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Thursday, September 3, 2015

Making Peace with Addiction

“What happens to a man is less significant than what happens within him.” 
-       Louis Mann

Addiction or no, life will always be difficult in some way. We’ll face consequences resulting from poor decisions, health conditions that are out of our control, overwhelming relationship conflicts, and career decisions that keep us up at night. If we’re not careful, peace can elude us—and life can seem relentless. But, when we seek inner peace, even the most burdensome problems seem more manageable.

As addicted individuals, there are a few ways we need to make peace:

  1. With ourselves. With time, therapy, and mindful meditation, we can learn to forgive ourselves for the bad choices that led us down the road to substance abuse. Learning this now is important, because there will be missteps later—and you’ll need to give yourself grace. 
  2. With addiction. Addiction is an equal-opportunity destroyer. It did not “target you” specifically. Remember that you are accountable for your decisions, and that addiction cannot destroy you once you decide to fight.  
  3. With family and friends. Whether you’ve been addicted for months or years, you’ve burned bridges. You’ve hurt loved ones. You’ve ruined relationships. Once you are sober enough to recognize this, it’s time to make amends, develop healthy boundaries, and work to rebuild trust.

How to Embrace Peace on Your Addiction Journey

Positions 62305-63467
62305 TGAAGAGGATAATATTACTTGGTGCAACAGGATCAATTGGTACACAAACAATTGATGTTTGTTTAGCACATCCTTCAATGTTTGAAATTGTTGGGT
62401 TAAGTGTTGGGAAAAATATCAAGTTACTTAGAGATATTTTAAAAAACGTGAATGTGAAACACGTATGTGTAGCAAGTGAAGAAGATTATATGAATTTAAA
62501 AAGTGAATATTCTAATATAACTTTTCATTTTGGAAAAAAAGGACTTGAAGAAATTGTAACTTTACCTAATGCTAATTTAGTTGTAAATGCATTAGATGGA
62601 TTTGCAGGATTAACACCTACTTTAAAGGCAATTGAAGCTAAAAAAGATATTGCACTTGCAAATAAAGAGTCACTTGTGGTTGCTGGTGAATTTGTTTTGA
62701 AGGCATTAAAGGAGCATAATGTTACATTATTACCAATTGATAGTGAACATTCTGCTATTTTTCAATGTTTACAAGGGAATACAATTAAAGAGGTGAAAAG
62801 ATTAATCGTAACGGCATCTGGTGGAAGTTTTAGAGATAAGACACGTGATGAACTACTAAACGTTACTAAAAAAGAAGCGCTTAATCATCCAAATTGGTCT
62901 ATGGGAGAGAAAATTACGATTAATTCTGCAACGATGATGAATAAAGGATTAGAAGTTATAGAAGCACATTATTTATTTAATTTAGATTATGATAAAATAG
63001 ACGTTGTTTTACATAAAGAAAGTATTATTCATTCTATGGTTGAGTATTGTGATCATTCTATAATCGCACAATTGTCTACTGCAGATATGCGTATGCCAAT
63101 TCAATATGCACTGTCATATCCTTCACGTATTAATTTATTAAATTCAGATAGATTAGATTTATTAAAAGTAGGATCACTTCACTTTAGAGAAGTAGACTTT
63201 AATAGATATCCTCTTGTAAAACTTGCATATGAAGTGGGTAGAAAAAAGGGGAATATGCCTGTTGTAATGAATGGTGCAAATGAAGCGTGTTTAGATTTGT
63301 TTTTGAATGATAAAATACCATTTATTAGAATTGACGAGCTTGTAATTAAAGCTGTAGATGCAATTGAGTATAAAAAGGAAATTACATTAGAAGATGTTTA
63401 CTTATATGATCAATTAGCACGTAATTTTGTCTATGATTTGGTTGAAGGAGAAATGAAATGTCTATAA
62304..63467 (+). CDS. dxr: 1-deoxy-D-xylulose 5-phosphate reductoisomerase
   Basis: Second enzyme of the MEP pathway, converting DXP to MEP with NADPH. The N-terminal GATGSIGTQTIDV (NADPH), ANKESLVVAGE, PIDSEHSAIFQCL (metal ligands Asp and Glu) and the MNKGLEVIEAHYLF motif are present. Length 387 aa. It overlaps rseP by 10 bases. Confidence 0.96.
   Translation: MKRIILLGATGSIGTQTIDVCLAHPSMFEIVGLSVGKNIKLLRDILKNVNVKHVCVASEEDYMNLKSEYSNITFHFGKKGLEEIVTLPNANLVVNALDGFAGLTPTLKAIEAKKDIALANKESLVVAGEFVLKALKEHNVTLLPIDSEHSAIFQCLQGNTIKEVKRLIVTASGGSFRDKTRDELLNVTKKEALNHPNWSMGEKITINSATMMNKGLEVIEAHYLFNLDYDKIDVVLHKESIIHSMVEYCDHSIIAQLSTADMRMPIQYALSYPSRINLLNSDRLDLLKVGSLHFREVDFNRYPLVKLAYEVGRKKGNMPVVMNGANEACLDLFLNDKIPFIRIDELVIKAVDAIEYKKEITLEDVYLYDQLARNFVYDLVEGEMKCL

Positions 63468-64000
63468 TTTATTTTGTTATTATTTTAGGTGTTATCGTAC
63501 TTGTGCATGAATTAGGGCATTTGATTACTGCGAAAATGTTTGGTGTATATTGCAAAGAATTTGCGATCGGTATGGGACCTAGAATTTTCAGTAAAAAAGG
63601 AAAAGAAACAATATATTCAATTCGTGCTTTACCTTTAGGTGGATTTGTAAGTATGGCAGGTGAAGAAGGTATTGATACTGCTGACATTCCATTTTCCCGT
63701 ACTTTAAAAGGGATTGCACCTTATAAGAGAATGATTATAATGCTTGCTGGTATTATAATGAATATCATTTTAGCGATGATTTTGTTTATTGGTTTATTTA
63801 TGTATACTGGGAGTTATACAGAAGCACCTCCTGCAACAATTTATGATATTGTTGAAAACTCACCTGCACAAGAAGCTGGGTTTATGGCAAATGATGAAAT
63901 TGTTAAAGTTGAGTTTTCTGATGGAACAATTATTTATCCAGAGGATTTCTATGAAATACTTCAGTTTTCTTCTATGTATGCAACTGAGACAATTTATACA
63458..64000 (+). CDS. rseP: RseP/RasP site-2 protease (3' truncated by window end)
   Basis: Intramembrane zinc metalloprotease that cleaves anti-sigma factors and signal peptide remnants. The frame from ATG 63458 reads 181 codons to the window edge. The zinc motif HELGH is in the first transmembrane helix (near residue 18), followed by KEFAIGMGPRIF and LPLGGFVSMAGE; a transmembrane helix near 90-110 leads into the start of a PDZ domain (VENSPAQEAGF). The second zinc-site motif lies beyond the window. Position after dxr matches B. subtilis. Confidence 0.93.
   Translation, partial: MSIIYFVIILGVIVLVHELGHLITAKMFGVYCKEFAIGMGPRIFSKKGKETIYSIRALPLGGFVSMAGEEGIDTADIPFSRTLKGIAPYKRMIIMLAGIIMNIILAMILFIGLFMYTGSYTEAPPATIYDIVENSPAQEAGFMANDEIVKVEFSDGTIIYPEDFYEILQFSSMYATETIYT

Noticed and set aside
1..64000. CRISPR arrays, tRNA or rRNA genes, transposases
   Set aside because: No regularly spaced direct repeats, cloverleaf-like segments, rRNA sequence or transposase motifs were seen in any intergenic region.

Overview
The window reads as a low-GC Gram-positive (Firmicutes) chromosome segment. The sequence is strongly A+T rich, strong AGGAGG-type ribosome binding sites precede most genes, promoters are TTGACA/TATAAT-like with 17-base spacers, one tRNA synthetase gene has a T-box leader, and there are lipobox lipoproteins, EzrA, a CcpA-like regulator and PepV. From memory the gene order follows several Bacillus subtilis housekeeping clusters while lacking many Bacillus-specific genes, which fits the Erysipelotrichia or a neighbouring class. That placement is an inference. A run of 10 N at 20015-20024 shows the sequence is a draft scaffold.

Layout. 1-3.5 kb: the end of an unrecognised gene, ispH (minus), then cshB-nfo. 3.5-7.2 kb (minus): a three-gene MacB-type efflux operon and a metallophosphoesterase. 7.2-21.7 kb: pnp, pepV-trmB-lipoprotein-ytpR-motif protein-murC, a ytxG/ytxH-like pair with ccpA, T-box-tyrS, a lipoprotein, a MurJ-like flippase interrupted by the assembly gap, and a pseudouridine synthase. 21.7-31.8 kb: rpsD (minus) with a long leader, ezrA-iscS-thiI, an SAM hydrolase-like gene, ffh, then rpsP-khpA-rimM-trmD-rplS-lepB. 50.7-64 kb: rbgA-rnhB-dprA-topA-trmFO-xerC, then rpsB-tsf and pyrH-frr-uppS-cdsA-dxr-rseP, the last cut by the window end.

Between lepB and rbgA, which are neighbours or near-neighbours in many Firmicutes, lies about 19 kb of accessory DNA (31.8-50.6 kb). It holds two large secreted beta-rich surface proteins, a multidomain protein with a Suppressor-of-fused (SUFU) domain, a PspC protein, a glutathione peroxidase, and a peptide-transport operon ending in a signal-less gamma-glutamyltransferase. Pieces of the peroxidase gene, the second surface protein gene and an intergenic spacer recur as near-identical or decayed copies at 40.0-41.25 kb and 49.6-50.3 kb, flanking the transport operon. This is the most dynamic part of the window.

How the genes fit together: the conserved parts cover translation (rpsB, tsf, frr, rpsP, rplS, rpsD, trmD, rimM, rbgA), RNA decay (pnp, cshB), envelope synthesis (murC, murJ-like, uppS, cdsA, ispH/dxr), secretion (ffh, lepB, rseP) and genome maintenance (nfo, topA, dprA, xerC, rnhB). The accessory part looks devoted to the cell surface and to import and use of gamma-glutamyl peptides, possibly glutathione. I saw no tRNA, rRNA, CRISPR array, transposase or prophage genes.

Learning to be at peace with yourself and others is a marathon, not a sprint. Your therapist will work with you to achieve these goals over time, but it may take awhile. At first, most of your energy during treatment goes toward educating yourself about addiction and staying clean for short periods of time. When the time comes to revisit your peace and happiness, consider:

-       Engaging in regular mind-body exercise, acupuncture, massage, and other holistic practices. These complementary modalities help you to release tension physically and emotionally so you can feel at peace. At first, it may be fleeting peace. But, as you learn to concentrate and center yourself, it will last longer.
-       Attending family counseling. Addiction is a family disease, and many people are suffering. Having a trained, unbiased counselor to help can facilitate healing and encourage cleansing dialogue.
-       Working to let go of regret. Yes: You made bad choices; you put your addiction ahead of your loved ones. But holding onto regret will only keep you in bondage. Tell yourself things like, “I can change. I am taking steps to heal. I made mistakes, but I can also make amends.”  

Drug and Alcohol Addiction Recovery in California

At Complete Harmony, we help you learn to be at peace as you pursue the day-to-day challenges of sobriety. Our drug and alcohol addiction treatment programs include evidence-based holistic therapies, counseling, and family therapy, and we are hear to support you from your first phone call to your customized aftercare program. Click here to begin the admissions process.  

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